• like a bicycle does - the single front wheel turns, as the driver turns the handle bars, the two rear wheels stay aligned and front facing.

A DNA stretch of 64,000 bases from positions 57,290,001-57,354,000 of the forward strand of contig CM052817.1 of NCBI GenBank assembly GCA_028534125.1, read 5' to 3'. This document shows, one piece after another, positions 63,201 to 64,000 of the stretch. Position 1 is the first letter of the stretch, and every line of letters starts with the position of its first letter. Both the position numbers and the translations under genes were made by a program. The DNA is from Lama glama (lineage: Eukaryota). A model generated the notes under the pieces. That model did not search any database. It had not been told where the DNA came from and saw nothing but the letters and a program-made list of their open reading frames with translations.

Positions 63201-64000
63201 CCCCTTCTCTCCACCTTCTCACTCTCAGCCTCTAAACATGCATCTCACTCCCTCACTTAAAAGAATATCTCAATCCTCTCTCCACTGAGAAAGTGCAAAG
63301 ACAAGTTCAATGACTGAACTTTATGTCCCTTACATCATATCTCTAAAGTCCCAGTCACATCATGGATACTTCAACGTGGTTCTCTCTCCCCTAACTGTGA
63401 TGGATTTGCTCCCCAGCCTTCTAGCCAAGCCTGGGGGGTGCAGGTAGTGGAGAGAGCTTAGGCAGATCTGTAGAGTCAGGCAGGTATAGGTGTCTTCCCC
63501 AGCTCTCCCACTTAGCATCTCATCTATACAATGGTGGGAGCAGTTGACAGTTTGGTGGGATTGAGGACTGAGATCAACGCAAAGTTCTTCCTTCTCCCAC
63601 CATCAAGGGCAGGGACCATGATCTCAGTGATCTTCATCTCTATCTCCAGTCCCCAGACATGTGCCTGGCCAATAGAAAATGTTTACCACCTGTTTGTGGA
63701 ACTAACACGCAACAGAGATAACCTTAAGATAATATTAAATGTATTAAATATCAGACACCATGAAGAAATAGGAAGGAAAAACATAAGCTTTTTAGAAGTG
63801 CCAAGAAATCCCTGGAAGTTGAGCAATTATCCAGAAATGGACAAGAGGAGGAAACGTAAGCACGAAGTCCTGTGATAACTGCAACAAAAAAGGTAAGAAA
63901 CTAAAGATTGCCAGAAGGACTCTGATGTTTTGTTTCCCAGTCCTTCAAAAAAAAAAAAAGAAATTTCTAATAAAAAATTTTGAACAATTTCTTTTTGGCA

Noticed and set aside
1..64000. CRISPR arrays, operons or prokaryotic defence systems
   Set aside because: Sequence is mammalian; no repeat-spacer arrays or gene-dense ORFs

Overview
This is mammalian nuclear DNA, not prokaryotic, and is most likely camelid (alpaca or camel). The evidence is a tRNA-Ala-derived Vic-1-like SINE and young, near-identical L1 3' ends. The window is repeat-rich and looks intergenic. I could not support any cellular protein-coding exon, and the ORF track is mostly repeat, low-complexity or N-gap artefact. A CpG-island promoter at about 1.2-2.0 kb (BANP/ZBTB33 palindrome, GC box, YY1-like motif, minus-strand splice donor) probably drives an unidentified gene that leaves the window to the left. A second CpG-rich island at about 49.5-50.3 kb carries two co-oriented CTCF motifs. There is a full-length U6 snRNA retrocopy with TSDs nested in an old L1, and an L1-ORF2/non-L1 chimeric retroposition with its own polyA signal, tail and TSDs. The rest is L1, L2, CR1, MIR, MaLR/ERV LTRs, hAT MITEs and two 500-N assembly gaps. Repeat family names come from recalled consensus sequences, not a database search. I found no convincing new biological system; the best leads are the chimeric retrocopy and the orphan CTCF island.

• How does a cycle-rickshaw turn without a differential? This answer applies to a rickshaw with two wheels on the back, which are connected by a fixed axle. On the front, is one wheel which is used for steering. When a car’s engine turns the back wheels through a differential, only one wheel is being driven at any given time. This is necessary because, when turning a corner, the outside wheel takes a larger diameter curve than the inside wheel. If both wheels turned at the same speed, as without a differential, the inside wheel would spin on the road and not grip. I once bought a car that had been used for racing. The differential had been welded to prevent normal functioning. On straights, the car really accelerated well because the engine transmitted its power equally to both wheels. But on corners, one of the back tires would scream – even at low speeds. A rickshaw, without a differential would act similarly to a car with a welded transmission. The big difference is that a car’s engine has much more power than a human rickshaw driver. A human would never have the power to squeal a bike’s back wheel. When a car with a welded differential squeals a tire, this represents a waste of energy since the power is not fully being transmitted to effective speed. When a bike rickshaw turns a corner, the waste of energy would be felt by the rickshaw driver as greater resistance as the two back wheels would be turning on different circumferences. One of the tires would be skidding causing friction, a loss of energy and more demand on the peddling driver. The inefficiency of the rickshaw described above, could be eliminated by having the bike chain drive only one wheel. All other wheels, whatever their position on the rickshaw, must be independently free-wheeling. In the Philippines, such rickshaws exist and they are basically a normal bike with a sidecar attached. I’ve seen other rickshaws in other Asian countries where there are two wheels on the front where the passengers sit. The seat and wheels are one assembly which turns together, and the front wheels are one their own independent axles. There is one back wheel which is driven by the chain.

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